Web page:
We did that album piece-meal. We cut some of the tracks in some of the most bizarre studios you can imagine, little holes in the wall. Cheap studios. But in the end it sounded bloody marvellous. There was a unification of sound on
Page and Kramer spent just two days mixing the album at A&R Studios.
The finished tracks reflect the raw, evolving sound of the band and their innovations as live performers. It has been suggested that Led Zeppelin II largely writes the blueprint for 1970s hard rock.
Led Zeppelin II also experimented with other musical styles and approaches, as on the alternately soft-and-loud “What Is and What Should Never Be” and “Ramble On” (which featured Page’s acoustic guitar), or the pop-influenced ballad “Thank You”. With its mysterious atmospherics, “Ramble On” helped develop hard rock’s association with fantasy themes, which had partly derived from the psychedelic rock of two to three years before, but also from lyricist Robert Plant’s personal interest in the writings of J. R. R. Tolkien. This direction would later culminate on Led Zeppelin’s untitled fourth album (and countless subsequent groups would later carry the influence to further extremes). Conversely, the instrumental “Moby Dick” features an extended drum solo by John Bonham, which would later be extended to a half-hour or more in live Led Zeppelin concert performances.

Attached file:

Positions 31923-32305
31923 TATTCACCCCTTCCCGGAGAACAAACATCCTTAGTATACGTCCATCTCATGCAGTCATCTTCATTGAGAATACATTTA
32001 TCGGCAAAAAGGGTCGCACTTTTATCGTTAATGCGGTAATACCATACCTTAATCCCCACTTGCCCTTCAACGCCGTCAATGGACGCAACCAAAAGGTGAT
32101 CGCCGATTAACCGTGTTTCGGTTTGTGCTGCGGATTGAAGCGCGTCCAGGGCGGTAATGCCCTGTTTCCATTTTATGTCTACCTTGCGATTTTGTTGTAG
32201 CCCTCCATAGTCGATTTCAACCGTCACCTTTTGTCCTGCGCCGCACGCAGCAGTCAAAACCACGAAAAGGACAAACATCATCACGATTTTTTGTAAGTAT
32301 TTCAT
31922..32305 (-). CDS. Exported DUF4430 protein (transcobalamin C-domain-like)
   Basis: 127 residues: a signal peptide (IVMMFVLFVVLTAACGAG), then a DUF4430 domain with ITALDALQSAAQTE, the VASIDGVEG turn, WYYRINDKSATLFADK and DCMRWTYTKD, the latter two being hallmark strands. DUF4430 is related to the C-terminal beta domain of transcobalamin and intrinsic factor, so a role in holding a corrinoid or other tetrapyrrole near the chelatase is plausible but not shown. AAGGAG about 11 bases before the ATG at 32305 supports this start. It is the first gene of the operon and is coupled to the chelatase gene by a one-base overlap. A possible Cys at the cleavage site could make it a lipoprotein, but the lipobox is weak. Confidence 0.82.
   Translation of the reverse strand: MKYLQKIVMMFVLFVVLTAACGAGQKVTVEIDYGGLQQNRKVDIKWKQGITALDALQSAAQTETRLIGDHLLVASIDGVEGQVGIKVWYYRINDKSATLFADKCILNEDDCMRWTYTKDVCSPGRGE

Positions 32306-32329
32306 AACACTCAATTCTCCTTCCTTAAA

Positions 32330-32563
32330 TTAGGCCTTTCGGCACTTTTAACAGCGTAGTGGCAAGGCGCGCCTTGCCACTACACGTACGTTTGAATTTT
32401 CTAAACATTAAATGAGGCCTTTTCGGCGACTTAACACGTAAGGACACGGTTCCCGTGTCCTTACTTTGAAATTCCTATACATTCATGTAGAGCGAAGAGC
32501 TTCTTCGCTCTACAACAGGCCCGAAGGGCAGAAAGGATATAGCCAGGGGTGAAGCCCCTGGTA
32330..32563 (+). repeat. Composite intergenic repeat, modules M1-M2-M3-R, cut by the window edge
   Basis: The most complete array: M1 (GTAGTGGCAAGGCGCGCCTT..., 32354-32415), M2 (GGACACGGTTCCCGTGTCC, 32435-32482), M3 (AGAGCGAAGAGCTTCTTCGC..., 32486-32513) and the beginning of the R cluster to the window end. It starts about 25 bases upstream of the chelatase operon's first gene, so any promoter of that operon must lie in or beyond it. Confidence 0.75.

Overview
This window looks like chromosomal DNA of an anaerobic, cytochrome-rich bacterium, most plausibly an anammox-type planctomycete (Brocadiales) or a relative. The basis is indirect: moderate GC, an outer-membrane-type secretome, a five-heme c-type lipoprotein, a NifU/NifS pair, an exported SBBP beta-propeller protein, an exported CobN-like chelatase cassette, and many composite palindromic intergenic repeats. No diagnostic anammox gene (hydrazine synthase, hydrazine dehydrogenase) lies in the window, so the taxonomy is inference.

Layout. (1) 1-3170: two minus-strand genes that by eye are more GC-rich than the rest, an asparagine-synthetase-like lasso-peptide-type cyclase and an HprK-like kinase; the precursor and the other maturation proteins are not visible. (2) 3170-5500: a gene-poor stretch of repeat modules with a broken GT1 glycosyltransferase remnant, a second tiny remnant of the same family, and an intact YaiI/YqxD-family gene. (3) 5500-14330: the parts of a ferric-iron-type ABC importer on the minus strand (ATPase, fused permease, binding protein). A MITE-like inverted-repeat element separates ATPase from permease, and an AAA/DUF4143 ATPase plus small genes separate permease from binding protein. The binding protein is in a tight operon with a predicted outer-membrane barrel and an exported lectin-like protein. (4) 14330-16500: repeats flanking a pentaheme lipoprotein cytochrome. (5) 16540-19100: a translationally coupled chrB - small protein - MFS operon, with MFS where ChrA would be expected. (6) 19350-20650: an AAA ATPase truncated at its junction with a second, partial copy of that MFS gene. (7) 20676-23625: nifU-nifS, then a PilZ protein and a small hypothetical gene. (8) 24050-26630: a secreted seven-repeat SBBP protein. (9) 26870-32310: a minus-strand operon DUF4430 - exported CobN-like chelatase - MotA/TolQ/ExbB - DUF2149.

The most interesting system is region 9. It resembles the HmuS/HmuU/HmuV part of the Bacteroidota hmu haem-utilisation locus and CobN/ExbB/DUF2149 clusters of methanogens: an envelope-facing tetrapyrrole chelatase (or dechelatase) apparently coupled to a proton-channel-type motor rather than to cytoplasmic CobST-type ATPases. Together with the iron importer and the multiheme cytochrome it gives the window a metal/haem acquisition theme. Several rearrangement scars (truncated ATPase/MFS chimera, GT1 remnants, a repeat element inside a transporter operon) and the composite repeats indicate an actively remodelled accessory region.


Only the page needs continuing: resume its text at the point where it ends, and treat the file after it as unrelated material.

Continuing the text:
Jimmy Page’s contribution to this album was significant, as his electric guitar solo on the song “Heartbreaker” was emulated by many younger rock guitarists, and exemplifies the group’s intense musical attack. This was the first Led Zeppelin album to feature Page playing a 1959 Gibson Les Paul, the guitar he helped make famous. Page’s innovative recording and drum miking effects on tracks such as “Ramble On” and “Whole Lotta Love” also demonstrated his considerable skill, resourcefulness and originality as a producer. As band member John Paul Jones has commented:
Jimmy started coming into his own as a producer around “Whole Lotta Love”. The backwards echo stuff. A lot of the microphone techniques were just inspired. Everybody thinks he goes into the studio with huge walls of amps, but he doesn’t. He uses a really small amp and he just mic’s it up really well, so it fits into a sonic picture.